As we move forward in our discussions on RVUs and the Resource-Based Relative Value Scale database, it is important to become familiar with the Physician Fee Schedule (PFS) Relative Value Files. These can be downloaded from the CMS website. These files are available, sorted by release date and version and contain all of the RVU data relied upon by Medicare (and most third-party payers).
Of interest is the fact that not every procedure code listed in the database is associated to an RVU. In fact, of the 15,866 individual procedure code/modifier line items listed within the table for the July 2014 release, 7,008 have no total RVU associated to them. When this happens, the reason can often be found in the Status Indicator column in the table. For example, an "X" in that column reports that code as a "Statutory Exclusion," meaning that the procedure is not payable and as such, no RVU values are reported. An "E" in that column indicates that the procedure is "Excluded from Physician Fee Schedule by regulation," meaning that CMS chose to exclude it for one reason or another and as such, there is no associated payment and no RVUs. Others, however, such as those procedures represented by an ''I" in the status column ("Not valid for Medicare purposes"), while excluded from payment, do, in fact, have associated RVU values if such values were originally created. These include commonly used codes such as consults (99241 – 99245 and 99251 – 99255).
One question we might ask is, "Why wouldn't there be any associated RVU values for those codes that are paid by Medicare?" The answer is that their consumption of resources is either variable (such as supplies), known (such as with drugs), or associated to a code with a non-standard definition (such as those ending in 99). It makes sense, actually, since all but the latter codes do not have a direct involvement of provider resources. For example, a drug (j-code) is just a supply with a known value and the provider does not add or take away from the value or resources consumed by that drug. If, however, the drug is injected, there is normally an injection code and that code will be associated to an RVU value because there is an associated cost in both dollars and time for that procedure.
Even amongst those procedures that do have associated RVU values, not all of those values are represented. For example, of the 8,859 procedure code/modifier line items in the PFS RBRVS database, 963 do not have a work RVU; this is a real concern for those looking to establish work RVU-based compensation plans. Again, we need to ask "Why?" For some, it's a modifier issue. For example, of those procedures that have a total RVU but no work RVU, 833 are associated to a TC modifier. This modifier indicates that the procedure is a technical component only and the resources are associated only to the cost of the equipment and testing/procedures and not inclusive of the physician time and effort. For each of these procedure codes, you will also see an associate modifier -26, which describes the physician time and effort associated to the global procedure. Others define supplies and/or services that exclude the physician's participation.
So what do we do with these line items that lack either all or some RVU components? My advice is to leave them alone; they are absent these values for a reason. But for some, like those codes ending in 99, you may want to create RVU values.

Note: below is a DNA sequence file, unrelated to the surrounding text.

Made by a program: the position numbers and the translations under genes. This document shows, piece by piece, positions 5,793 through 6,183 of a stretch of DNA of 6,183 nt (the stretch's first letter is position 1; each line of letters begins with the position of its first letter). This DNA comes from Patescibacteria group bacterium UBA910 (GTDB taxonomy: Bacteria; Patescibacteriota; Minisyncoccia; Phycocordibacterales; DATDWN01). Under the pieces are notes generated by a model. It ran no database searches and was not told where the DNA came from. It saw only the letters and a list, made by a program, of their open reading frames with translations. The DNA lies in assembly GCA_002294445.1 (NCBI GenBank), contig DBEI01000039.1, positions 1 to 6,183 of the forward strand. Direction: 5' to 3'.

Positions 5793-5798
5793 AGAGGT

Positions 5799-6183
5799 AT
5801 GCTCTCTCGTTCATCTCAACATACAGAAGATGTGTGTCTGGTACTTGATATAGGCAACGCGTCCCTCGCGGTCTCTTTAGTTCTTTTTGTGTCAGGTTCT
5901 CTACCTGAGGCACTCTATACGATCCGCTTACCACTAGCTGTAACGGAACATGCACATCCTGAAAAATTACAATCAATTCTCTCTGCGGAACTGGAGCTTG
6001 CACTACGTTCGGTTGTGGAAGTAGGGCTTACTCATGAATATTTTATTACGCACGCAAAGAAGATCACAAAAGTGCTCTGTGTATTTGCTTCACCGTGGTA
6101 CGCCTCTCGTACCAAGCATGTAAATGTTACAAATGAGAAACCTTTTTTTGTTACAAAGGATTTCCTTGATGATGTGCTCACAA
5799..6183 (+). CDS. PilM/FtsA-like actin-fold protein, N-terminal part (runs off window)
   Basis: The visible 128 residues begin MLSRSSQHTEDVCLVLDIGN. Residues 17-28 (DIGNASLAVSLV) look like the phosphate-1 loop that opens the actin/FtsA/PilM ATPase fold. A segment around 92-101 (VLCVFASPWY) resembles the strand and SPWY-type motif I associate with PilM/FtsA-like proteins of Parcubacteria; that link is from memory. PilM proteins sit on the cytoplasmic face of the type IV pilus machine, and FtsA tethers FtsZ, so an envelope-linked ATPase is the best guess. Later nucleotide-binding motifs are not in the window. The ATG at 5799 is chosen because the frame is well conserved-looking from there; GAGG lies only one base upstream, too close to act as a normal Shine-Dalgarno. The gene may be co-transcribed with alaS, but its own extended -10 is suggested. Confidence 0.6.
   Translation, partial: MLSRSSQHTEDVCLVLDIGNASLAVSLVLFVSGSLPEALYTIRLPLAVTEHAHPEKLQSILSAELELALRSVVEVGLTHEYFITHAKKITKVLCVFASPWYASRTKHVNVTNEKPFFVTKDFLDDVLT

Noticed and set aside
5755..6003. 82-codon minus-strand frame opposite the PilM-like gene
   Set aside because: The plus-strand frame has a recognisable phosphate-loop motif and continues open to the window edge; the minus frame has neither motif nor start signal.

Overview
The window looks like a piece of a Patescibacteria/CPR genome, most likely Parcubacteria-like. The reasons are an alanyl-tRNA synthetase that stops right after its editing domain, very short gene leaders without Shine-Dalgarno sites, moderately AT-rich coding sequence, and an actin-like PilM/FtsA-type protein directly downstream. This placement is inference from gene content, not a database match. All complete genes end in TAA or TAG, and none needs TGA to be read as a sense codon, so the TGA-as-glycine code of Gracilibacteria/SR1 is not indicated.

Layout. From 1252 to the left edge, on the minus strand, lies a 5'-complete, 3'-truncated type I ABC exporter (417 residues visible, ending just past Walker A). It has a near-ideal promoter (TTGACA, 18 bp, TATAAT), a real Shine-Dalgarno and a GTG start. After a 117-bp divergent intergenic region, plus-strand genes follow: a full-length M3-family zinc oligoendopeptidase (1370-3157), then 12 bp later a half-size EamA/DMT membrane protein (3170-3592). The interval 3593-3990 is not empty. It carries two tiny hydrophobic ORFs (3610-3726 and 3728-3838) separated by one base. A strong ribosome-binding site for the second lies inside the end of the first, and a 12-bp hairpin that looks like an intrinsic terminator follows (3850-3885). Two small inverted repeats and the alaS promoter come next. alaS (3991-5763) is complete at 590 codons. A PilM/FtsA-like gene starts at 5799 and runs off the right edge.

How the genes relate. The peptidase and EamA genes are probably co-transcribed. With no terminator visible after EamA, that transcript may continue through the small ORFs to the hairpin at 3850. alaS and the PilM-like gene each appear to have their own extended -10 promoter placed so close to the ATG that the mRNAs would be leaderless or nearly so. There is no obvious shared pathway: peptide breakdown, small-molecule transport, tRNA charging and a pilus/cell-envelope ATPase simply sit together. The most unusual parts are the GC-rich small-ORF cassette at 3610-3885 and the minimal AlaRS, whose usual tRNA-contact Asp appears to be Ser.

There are two methods to do this that tend to work out pretty well.
The first is to divide the Medicare allowed amount by the current conversion factor. For example, procedure code 80051 (electrolyte panel) has a Medicare fee amount but no associated RVU values. In Florida, Medicare allows $9.57. If I divide this by the current conversion factor of 35.8228, I get a total RVU value of 0.267.
Some procedures lack both a fee schedule amount and RVU values, such as 48999 (pancreas surgery procedure). In the second method, we find a similar procedure that has RVU values and adjust that accordingly. For example, we might use code 48146 (pancreatectomy) as a starting point with a work RVU of 30.6, a practice expense RVU of 16.59, and malpractice expense RVU of 6.24 (total RVU = 53.43). Maybe the physician determined that the 48999 procedure required 25 percent more time and effort. In this case, just multiply each of the components by 1.25 and you have your new RVU value.
In summary, it is important to know that, not only are there procedures without RVU values, but they lack those values for a reason — and sometimes it is a good reason. As such, use care when assigning RVU values to procedures that do not have them. Often, there are better ways to figure out resource consumption.
Want more information about RVUs, productivity, and compensation from expert Rosemarie Nelson? Join us Sept. 19 & 20 in Philadelphia, for Practice Rx, a new conference for physicians and office administrators.
When it comes to managing practice finances, physicians have few better tools at their disposal than the Relative Value Unit (RVU). RVUs can be used for everything from helping to determine compensation in a multi-physician practice to deciding whether to take a buyout offer from a hospital system.
What are RVUs?
RVUs are part of the system Medicare uses to decide how much it will reimburse physicians for each of the 9,000-plus services and procedures covered under its Physician Fee Schedule, and which are assigned current procedural terminology (CPT) code numbers. The dollar amount for each service is determined by three components: physician’s work, practice expenses, and malpractice insurance.
(Physician’s work, in turn, is divided into four subcomponents: the time it takes to perform the service, the technical skill and/or physical effort required to perform the service, the amount of mental effort and judgment required, and the stress arising from any potential risk to the patient from performing the service.)
Each of these three components is assigned an RVU. Then, to account for variations in living and business costs across the country, each of the three components is multiplied by a factor known as the Geographic Practice Cost Index, or GPCI. The three components are added together, and the resulting sum is then multiplied by a dollar amount known as the conversion factor to arrive at the reimbursement dollar figure: